Whiting building destroyed by fire Sunday night
By Christin Nance-Lazerus email@example.com January 20, 2013 9:22PM
Whiting firefighters use a ladder to battle a fire at 119th and Sheridan Sunday Jan. 20, 2013. | Guy Rhodes~ for Sun-Times Media
Updated: February 22, 2013 6:32AM
WHITING — More than four hours after it started, firefighters were still trying to put out a blaze that hollowed out a three-story shop and apartment building in downtown Whiting Sunday night.
No one was injured in the blaze, and there were no reports of smoke inhalation among the firefighters from Whiting, Hammond and East Chicago.
Whiting Police Chief Steve Miller said police received a call around 4 p.m. about a fire at Lubia’s Dresses, located at 1401 119th St. Police started to evacuate the apartment tenants and shut down a stretch of 119th Street to traffic. One tenant said he started to see smoke coming up through the floors of his second-story apartment.
A nearby business owner lauded the efforts of the police.
“If not for the quick action of the police, the tenants might not have gotten out safely,” said Dee Young, owner of Chrislove Collectibles, “Within a minute of their exit, the windows of the shop blew out.”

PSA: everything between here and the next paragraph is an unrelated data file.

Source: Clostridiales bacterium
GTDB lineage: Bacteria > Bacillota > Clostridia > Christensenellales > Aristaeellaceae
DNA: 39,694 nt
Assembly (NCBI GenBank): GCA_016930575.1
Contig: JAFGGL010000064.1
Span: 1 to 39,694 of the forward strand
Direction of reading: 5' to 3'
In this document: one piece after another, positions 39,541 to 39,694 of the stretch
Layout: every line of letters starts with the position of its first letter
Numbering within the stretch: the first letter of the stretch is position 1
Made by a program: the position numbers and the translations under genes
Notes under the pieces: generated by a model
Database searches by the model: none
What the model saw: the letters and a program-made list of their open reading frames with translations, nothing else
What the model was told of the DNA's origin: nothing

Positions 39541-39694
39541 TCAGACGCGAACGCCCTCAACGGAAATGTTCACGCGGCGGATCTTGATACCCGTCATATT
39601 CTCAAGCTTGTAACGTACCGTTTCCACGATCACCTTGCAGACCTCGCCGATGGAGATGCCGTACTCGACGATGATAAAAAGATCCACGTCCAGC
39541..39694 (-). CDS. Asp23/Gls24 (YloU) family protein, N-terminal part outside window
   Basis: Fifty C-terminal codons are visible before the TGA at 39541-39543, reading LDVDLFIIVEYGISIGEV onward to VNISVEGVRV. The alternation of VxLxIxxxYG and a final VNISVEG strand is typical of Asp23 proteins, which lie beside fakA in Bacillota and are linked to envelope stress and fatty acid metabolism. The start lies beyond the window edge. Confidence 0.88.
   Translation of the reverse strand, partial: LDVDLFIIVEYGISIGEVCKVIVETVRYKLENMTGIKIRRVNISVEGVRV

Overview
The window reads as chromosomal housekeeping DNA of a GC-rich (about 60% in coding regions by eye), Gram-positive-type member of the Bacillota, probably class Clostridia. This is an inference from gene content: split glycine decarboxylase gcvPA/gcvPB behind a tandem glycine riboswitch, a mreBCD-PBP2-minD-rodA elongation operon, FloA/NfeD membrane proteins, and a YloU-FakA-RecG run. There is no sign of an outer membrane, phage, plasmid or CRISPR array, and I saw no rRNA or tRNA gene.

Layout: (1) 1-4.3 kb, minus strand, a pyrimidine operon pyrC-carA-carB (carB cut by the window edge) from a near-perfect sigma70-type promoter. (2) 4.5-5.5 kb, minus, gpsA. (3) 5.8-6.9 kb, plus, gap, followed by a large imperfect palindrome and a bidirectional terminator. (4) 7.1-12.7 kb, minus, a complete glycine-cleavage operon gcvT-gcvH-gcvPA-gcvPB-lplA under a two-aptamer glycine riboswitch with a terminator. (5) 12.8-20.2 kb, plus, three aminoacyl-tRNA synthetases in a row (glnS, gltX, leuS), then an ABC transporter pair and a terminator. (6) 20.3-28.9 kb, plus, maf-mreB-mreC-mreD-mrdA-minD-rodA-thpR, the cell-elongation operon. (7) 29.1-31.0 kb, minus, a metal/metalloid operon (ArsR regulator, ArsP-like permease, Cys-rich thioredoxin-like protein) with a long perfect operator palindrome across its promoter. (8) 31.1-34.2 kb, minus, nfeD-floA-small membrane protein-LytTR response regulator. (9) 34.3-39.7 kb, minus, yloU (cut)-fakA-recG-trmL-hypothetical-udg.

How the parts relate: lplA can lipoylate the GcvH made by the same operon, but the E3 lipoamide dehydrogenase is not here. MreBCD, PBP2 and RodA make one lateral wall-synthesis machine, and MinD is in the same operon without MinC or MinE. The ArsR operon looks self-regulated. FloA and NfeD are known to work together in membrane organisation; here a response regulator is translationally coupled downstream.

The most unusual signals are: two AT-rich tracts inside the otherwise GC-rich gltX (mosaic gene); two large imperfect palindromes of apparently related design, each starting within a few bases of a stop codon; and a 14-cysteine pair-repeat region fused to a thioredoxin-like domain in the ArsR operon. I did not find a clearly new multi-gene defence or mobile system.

Once the windows shattered, the building became engulfed, Young said.
The Red Cross and the North Township Trustee’s Office sent workers to the Whiting Community Center to help displaced residents find a place to stay and five residents were seeking help there.
Miller said that firefighters would likely be at the scene all night, trying to put out hotspots. Miller said the fire didn’t spread into the building immediately to the east of it, but that building did sustain some smoke damage. The cause of the fire has not been determined, Miller said.
Two firefighters perched on cranes directed hoses into the husk of the building and another pair of firefighters directed a hose from the street into the shop. Smoke billowed out of the building, but there were still flames visible from inside the shop and near the now caved-in roof. With freezing cold temperatures, Miller said that it proved difficult for firefighters to turn their hoses back on if they turn them off at any point.